55. The station signs at East Putney

No, me neitherHere’s another of the Underground’s most striking features about which I know strikingly little.

Two of these large, stencilled signs frame the compact, pedestrianised forecourt of East Putney, and I believe their design is unique. I can’t think of anywhere else on the network that boasts these kinds of unorthodox yet stylish proclamations, which makes my lack of knowledge about their conception and history all the more embarrassing.

Still haven't a clueThe fact they are so atypical, and so completely beyond even the broadest of indulgences entertained by Transport for London’s in-house transport style tsars, just makes them all the more fascinating – besides inviting a clutch of teasing questions.

Were they put up perhaps as a consequence of a local YTS exercise? Or a maverick councillor, tired of design edicts from a metropolitan authority? Are they meant to be something else that went a little awry and had to be turned hastily into what we see today? Or are they porticos of the past, hailing from the station’s previous lifetimes, before British Rail sold the line to London Underground in 1994 for the choice sum of one pound sterling?

I’m sure the truth is rather more mundane, though any initiative that leads to the creation of something so artfully conspicuous can’t be entirely without flair.

Two of a kindI really like them.

But then you can show me any elevated, embossed post-war font, preferably outside a bit of public infrastructure, and I’m as happy as a sandboy.

7 comments
  1. Nick said:

    East Putney was branded as a Southern Railway / British Rail / Network South East station until the 1990s, so do they pre-date any London Underground styling?

    • I suspect you’re right. They certainly seem to have the weathered-look of signage that has been around for at least 20 years.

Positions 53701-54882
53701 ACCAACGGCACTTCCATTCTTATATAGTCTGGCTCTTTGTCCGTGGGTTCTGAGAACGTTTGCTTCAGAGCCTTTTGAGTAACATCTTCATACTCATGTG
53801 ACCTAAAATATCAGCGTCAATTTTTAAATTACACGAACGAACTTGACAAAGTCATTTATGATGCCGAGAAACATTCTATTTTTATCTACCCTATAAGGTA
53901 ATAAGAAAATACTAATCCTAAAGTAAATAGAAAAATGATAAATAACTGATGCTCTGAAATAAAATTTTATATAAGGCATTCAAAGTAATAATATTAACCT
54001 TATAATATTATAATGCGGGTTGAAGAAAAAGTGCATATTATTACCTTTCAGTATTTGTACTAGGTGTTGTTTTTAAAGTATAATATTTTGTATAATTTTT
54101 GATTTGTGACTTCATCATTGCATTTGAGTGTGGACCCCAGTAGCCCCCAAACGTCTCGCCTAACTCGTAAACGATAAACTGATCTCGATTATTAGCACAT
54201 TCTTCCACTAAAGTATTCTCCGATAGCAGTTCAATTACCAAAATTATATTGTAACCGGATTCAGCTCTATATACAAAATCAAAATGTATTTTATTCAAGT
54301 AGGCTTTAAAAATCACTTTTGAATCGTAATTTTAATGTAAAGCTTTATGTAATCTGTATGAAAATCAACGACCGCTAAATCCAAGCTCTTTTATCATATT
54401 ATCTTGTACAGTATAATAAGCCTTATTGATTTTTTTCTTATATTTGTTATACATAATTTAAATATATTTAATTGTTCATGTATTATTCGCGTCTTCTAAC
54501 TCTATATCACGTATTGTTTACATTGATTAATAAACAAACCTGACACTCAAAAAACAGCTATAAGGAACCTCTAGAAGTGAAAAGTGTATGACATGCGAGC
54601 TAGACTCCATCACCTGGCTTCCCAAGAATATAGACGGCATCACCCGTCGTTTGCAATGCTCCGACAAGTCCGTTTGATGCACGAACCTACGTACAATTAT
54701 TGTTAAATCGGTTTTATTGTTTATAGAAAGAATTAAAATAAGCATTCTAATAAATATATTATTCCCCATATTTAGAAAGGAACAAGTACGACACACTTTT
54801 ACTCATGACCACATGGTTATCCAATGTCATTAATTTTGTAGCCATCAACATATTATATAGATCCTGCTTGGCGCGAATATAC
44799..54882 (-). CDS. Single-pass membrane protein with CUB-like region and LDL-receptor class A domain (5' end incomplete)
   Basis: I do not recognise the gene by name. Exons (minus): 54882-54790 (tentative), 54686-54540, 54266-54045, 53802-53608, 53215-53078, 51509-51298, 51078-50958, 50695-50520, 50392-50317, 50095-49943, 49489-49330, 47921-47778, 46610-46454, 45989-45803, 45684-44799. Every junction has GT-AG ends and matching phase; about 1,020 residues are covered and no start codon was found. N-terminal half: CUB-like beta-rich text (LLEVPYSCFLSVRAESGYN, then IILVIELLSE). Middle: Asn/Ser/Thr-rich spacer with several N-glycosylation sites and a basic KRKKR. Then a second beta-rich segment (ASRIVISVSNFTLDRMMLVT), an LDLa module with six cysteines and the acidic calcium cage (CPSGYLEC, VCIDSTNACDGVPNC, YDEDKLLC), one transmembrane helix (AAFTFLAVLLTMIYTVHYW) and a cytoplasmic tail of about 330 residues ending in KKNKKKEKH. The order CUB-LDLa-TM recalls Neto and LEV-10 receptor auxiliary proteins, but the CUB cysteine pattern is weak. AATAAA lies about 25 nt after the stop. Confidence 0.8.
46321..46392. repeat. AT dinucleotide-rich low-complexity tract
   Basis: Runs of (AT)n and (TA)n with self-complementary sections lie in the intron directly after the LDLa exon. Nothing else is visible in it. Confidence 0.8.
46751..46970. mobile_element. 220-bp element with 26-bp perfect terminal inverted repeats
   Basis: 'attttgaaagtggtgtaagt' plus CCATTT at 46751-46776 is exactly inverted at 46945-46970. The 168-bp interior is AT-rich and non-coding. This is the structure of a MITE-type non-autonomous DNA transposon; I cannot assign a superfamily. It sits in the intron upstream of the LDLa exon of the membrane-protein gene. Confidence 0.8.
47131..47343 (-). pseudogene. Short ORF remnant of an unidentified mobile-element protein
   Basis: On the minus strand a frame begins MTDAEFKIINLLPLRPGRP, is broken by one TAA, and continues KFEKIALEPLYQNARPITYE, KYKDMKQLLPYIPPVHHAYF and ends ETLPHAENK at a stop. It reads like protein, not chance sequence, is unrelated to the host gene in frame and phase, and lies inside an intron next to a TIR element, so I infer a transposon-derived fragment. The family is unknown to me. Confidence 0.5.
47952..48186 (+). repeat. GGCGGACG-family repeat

2. I can answer this !! In the days when British Olivetti occupied the office block opposite, David Maroni, the Director for External Relations, decided that it would be a good PR opportunity to revitalise the station entrance, in partnership with the then station owner, British Rail. He named it “Piazza di Putney” and fibreglass columns were erected (gone now, I believe). These signs were part of that scheme. It was well-document on the British Olivetti Alumni site, but that’s mostly down at present thanks to it being hosted by M$ 360…. The only reference I could find at present is a small Google Books extract, at http://books.google.co.uk/books?id=zdxUAAAAMAAJ&q=putney#search_anchor. It was 1982, so it’s certainly over 20 years !!

    • Hurrah! The mystery is solved. Thanks Mike. (The Piazza di Putney?! *shudders*)

  3. Fabio said:

    Interesting….though the design is quite strange, and not really Italian style, as Olivetti’s man might have thought of, perhaps (I’m Italian/British). The curious thing though is the fact that it looks very “oriental”. If you go on google and look at the entrance from Upper Richmond Road (I live close by) then you see that in the middle there is a sort of pagoda (now a flowers shop) and at the side of this pagoda two little buildings with pointed roofs. So…East Putney…East…Eastern style…perhaps…

  4. tom ellis-jones said:

    I was one of the senior supervisors in th building of the previous tall pillers at this stations entrance with 21 out of work people from the manpower services commision witch took all these nonskilled labour out of the dol and I taught them to work and build in concrete and wood .the result was very rewarding to say the least they worked hard and they listened to me and built a project worthy of a more skilled labour force ..also 6 lads went on to work for the british railways . I could go on but don’t judge by the cover yours tom (senior supervisor) retired…

  5. mpellatt said:

    Thanks for that memory, Tom. I now remember the fact that unemployed people were being used on the project via the MSC being part of Oivetti’s PR at the time.

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